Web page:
The CHA owns thousands of acres and is going broke along with the City of Chicago. They don't build housing because there's no money. Their mission? How about to stay afloat financially and take care of the existing housing they badly mismanage.
Selling some land to build a bomber facility will enhance the area for it's residents and generate funds to help the CHA. Or the CHA can do nothing and allow the land to sit vacant for another 20 years.
If the local (sh-t for brains) alderman and SunTimes staff think the land is worth more than the $8 million the Chicago Fire is paying, they should explain, otherwise they should shut the f-ck up. PS. $8 million is a more than fair price.
Soccer facility plan lets CHA sidestep its pledge for public housing
Supporters said the Chicago Fire soccer facility will be good for the community. It’s now up to the U.S. Dept. of Housing and Urban Development to ask serious questions about how the facility will fit with the CHA’s stated mission.
By Chicago SunTimes Editorial Board Sept 22, 2022, 7:00pm MDT
The City Council approved the Chicago Fire soccer team’s plan to build a practice facility on CHA-owned land on the West Side.
Ald. Jeanette Taylor (20th) likely said it best as she watched her colleagues approve a multi-million dollar training center for the Chicago Fire soccer team on West Side land originally set aside for public housing:
“The [Chicago Housing Authority’s] Plan for Transformation has failed,” she said.
Is there any other way to look at it?
The City Council voted 36 to 11 Wednesday to allow the privately-owned soccer team to build an $80 million training center on 26 acres of CHA-owned land bounded by Roosevelt Road, Ashland Avenue, 14th Street and Loomis Street.
The vote adds insult to a very old injury. The CHA’s Plan for Transformation, launched in 2000, has fallen years — if not decades — behind on its promise to build new mixed-income communities that would include public housing residents.
As a result of this backlog, the CHA sits on acres of undeveloped land where new housing is supposed to be built. At least 30,000 people are on its waitlist for a place to live.
The Chicago Fire soccer facility will be good for the community, its aldermanic supporters said during the City Council meeting.
Perhaps. The potential is there. But honoring the promise to build housing there would have been far better.
CHA giving up on providing housing for ‘most vulnerable’?
The bright spot here is that the land, part of the old ABLA Homes site that was demolished in 2007, won’t be just given away to build the soccer facility.
The Chicago Fire will pay the CHA $8 million up front, then nearly $800,000 a year in rent under a 40-year lease that has two 10-year renewal options.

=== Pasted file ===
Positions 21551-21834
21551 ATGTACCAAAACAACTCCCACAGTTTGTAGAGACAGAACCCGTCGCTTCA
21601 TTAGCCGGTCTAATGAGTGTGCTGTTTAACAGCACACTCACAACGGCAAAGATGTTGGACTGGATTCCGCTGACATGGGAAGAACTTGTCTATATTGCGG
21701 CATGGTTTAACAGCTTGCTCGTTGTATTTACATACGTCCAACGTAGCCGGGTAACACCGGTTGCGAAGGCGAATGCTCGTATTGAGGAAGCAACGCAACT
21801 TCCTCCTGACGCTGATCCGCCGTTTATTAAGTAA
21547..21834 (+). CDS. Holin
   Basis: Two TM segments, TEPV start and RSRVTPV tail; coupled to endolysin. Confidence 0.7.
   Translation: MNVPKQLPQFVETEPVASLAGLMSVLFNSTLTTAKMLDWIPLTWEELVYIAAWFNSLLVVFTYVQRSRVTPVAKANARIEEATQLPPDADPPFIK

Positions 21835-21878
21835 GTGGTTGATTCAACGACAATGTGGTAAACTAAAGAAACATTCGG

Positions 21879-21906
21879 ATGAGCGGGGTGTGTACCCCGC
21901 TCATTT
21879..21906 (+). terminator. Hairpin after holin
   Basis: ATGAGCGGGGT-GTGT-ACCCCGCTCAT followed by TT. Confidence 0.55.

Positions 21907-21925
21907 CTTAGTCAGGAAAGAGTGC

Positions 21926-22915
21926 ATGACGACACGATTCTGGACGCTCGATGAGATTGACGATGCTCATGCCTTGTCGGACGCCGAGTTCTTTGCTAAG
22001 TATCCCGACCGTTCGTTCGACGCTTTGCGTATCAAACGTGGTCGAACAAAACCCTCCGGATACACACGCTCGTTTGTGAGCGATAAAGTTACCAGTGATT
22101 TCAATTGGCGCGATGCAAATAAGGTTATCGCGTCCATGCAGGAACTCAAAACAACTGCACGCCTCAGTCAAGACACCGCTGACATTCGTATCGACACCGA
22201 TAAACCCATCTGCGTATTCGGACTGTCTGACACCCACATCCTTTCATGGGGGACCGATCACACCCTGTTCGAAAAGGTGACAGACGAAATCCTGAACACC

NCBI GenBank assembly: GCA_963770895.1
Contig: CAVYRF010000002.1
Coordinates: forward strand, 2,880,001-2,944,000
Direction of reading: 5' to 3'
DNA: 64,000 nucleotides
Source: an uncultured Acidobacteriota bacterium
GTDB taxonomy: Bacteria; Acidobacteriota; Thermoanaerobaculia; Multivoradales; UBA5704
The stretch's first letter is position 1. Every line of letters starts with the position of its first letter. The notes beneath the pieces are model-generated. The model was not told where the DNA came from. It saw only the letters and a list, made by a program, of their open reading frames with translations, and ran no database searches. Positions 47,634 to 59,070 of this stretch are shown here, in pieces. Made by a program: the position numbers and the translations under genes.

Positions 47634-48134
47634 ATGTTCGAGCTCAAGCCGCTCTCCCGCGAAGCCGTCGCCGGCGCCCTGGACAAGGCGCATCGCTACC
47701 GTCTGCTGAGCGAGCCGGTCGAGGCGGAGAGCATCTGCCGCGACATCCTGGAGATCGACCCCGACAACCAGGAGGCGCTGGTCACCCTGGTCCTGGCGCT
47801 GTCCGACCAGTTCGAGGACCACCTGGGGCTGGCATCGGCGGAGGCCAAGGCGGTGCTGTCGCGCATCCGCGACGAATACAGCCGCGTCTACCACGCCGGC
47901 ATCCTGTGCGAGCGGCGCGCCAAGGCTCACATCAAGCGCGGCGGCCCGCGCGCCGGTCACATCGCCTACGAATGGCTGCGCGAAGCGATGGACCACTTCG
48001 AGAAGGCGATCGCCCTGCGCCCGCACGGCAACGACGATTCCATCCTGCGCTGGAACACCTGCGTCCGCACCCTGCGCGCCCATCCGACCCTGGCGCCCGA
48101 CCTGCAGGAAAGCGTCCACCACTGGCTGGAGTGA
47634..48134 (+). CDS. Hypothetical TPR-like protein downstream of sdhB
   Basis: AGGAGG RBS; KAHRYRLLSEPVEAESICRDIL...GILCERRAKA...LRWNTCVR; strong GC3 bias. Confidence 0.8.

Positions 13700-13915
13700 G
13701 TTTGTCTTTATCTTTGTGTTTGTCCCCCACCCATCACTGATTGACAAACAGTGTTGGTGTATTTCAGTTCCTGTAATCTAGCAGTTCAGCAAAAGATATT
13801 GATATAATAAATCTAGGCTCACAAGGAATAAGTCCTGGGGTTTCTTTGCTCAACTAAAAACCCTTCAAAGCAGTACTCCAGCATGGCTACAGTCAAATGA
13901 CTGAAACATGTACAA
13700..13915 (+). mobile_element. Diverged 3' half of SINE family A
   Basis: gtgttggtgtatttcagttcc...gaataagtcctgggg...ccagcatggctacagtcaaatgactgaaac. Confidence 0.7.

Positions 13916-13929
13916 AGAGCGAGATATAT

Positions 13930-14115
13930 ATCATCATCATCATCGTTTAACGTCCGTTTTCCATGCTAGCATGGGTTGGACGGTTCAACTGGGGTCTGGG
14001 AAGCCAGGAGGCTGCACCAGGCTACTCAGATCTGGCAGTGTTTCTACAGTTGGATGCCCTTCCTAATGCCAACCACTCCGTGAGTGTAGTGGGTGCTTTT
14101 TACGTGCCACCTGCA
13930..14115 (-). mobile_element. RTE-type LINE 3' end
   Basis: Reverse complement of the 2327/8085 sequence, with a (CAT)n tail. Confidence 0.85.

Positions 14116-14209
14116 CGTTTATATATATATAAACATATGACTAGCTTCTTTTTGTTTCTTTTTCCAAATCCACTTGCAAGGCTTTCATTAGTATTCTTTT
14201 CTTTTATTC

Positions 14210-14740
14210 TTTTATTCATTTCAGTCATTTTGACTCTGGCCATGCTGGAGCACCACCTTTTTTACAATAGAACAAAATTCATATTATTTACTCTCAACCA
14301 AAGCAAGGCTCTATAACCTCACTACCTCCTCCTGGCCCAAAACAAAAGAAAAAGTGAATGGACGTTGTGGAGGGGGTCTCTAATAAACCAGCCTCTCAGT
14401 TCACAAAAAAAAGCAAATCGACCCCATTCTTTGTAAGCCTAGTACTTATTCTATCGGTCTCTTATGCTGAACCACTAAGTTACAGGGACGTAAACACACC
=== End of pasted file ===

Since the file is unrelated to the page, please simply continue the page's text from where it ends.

The site’s alderperson, Jason Ervin (28th), said the plan has the support of those living nearby.
And although the facility is just a portion of the former ABLA’s undeveloped acreage, it can’t be lost that the land was set aside for housing and already should have been used for that.
According to the Chicago Lawyers Committee for Civil Rights, the CHA and developer Related Midwest have built only 245 of the 775 housing units pledged for the ABLA site, which has been rebranded Roosevelt Square.
“We have an agency, the Chicago Housing Authority, that is supposed to provide housing for the most vulnerable, and instead of building housing they want to give that land to a soccer team,” Rod Wilson, executive director of the Lugenia Burns Hope Center, an affordable housing advocate, told WTTW and ProPublica last June.
“It seems that the CHA wants to get out of the business of providing quality housing for families,” Wilson said.
Next stop: Washington D.C.
The Chicago Fire “deserves to have a high-quality training facility,” Mayor Lori Lightfoot said in a statement after the City Council vote.
She’s right. The team, which plays its home games in Soldier Field, is an asset to Chicago.
But those who are eligible for public housing are equally deserving of the residences that were promised them two decades ago in what was supposed to signal a new day for the CHA.
It’s unfair that potential residents face decades-long waitlists for housing, while a sports team gets ushered behind the velvet rope onto public housing land.
At a time when affordable and low-income housing that’s close to transit and jobs is becoming increasingly scarce, the city should be trying harder to clear up the Plan for Transformation’s backlog, rather than stumping for a soccer facility on CHA land.
The City Council doesn’t have final word on the issue, fortunately. The U.S. Department of Housing and Urban Development must approve the Fire’s land lease with the CHA.
It’s up to the feds to ask serious questions about how the soccer facility will fit with the CHA’s stated mission of building better housing and neighborhoods for those most in need.
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